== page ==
When Is It Time to Stop Spectating and Start Leading?

Meet Nita New-Leader. She’s recently been promoted to a Director and has been given responsibility over a new area with a much larger scope than she’s had in the past. While she’s not new to the company, this role will require that she learn about functions that are new to her and she needs to move quickly along that learning curve.

How long should it take for a leader to make this transition?

Research suggests, the transition period should be about 90 days. There’s even a great book on the topic, The First 90 Days, by Michael Watkins.

There’s much to be done in those first 90 days to learn about …

… your team & the work they do

… the customers supported

… your bosses expectations & how to work together

… business requirements & commitments made

You get the idea – there’s a lot to learn and it’s critical that the leader takes the time to ask the right questions and LISTEN in order to accelerate that learning.

One of the worst things a leader can do when put in a new situation is to start making changes right out of the gate before really understanding what really needs to change.

I know, it’s tempting to want to make a big splash and impact early on. However, if you come in “with all the answers” without asking any of the questions to learn from the team, your big splash will turn into a big SPLAT!

But what about the leader who  passes that 90-day mark and remains in “learner mode?”

  • They ask questions without sharing a point-of-view
  • They join in conference calls as a “silent participant” but continue to defer to their direct report to run the call who was running it on an interim basis before the new leader came on board
  • They communicate primarily via email … it’s one way vs. a dynamic conversation where their ideas have to be shared in the moment

It’s great the leader has taken the time to learn about their function, but if they are reluctant to take the leadership reigns, it kills credibility at this stage.

My personal observation about the root cause for this hesitation to lead have to do with the individual’s self-confidence in knowing what to do next. They are so afraid of making a bad decision or give inappropriate direction that they are paralyzed.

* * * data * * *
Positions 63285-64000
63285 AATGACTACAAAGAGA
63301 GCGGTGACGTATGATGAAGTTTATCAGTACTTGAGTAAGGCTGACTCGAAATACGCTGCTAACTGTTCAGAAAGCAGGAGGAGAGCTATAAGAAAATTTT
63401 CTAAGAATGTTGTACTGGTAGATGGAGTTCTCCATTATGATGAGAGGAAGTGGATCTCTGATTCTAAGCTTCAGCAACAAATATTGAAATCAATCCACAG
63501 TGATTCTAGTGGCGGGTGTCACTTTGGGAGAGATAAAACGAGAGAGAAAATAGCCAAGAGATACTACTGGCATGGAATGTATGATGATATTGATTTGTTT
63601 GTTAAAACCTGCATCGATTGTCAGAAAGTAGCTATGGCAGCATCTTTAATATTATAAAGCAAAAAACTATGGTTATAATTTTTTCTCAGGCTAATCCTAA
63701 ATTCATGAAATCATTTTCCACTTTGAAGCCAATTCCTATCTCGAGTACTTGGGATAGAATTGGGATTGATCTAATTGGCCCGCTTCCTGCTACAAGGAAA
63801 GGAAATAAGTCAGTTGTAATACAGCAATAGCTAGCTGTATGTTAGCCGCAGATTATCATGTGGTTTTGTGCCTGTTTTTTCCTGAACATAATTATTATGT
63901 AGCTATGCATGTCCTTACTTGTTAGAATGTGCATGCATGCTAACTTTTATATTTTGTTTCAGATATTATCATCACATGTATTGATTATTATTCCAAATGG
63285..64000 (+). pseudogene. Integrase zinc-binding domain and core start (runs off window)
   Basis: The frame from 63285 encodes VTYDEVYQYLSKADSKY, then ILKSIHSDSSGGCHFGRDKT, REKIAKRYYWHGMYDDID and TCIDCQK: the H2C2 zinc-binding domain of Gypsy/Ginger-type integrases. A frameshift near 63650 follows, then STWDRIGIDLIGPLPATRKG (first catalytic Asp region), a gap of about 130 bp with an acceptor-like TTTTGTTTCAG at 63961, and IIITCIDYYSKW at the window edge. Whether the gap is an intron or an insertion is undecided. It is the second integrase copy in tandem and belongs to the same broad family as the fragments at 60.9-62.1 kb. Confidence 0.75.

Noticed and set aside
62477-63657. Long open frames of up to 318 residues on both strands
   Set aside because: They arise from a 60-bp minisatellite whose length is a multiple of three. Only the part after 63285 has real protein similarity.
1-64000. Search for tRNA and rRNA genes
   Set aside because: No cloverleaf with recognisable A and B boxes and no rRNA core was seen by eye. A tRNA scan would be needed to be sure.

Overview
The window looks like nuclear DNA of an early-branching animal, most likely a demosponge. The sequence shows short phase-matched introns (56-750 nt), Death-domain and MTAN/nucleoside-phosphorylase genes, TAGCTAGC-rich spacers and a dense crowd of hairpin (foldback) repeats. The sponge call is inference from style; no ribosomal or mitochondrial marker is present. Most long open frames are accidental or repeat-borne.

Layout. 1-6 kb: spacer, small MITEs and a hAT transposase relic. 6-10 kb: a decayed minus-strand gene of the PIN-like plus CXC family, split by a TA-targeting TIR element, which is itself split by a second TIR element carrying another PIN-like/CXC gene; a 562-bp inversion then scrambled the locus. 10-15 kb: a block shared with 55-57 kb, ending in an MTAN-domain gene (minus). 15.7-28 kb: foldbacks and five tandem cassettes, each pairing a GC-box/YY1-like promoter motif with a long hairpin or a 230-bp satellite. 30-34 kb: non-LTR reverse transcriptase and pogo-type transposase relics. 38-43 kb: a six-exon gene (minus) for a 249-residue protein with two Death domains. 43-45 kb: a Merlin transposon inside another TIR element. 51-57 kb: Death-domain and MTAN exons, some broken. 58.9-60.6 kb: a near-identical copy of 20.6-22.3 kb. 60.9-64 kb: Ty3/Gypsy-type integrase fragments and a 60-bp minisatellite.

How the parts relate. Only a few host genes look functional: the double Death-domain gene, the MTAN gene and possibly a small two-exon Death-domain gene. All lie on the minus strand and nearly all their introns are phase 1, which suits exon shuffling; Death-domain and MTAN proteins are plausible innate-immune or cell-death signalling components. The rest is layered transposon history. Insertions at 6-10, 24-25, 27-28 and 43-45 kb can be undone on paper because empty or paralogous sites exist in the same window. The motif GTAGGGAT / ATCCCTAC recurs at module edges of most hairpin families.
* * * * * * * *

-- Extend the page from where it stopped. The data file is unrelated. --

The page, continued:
So here are some thoughts about how to make the most of that first 90-day learning time so the leading can begin:

  1. Go beyond gathering data on the hard facts (financial reports, employee surveys, functional plans) and have conversations about the organization’s strategy and the role your functional area plays in that strategy, the culture, key relationships (internal & external) and how to best navigate the landmines.
  2. There’s no better way to get the conversation going than by asking questions about the past, present and FUTURE. Be sure to include the thoughts of your team members about the future … not just the senior leaders. They are closest to the work and customers served and are most likely have the best ideas for improvements needed. In fact, let me share the five questions that Michael Watkins in The First 90 Days suggest: 1) “What are the biggest challenges the organization is facing (or will face) in the future?” 2)”Why is the organization facing (or going to face) these challenges?” 3)”What are the most promising unexploited opportunities for growth?” 4)”What would need to happen for the organization to exploit the potential of these opportunities?” 5)”If you were me, what would you focus attention on?”
  3. Keep a Learning Journal of what you learn along the way and a list of action items that will help close the gap in the as-is and to-be state.

As those first 90 days draw to a close, refer to that Learning Journal and create your plan for really taking the reigns. As you begin implementing your plan, don’t forget to update your questions and hypotheses along the way and check in with your boss to validate and gain agreement on the direction you’d like to take. Getting their buy-in will help you avoid any cultural missteps and you’ll feel supported as you present bold new ideas and make changes.

So my answer to the question in the title? A leader has about 90 days to shift from the passenger seat to the driver seat. Don’t expect the standard “on-boarding process” to provide all the answers and get you up to speed. Take control and manage your own learning process so you are confident and ready to lead!

Martha Duesterhoft is a Partner with PeopleResults. Follow her on Twitter @mduesterhoft or connect via email at mduesterhoft@people-results.com.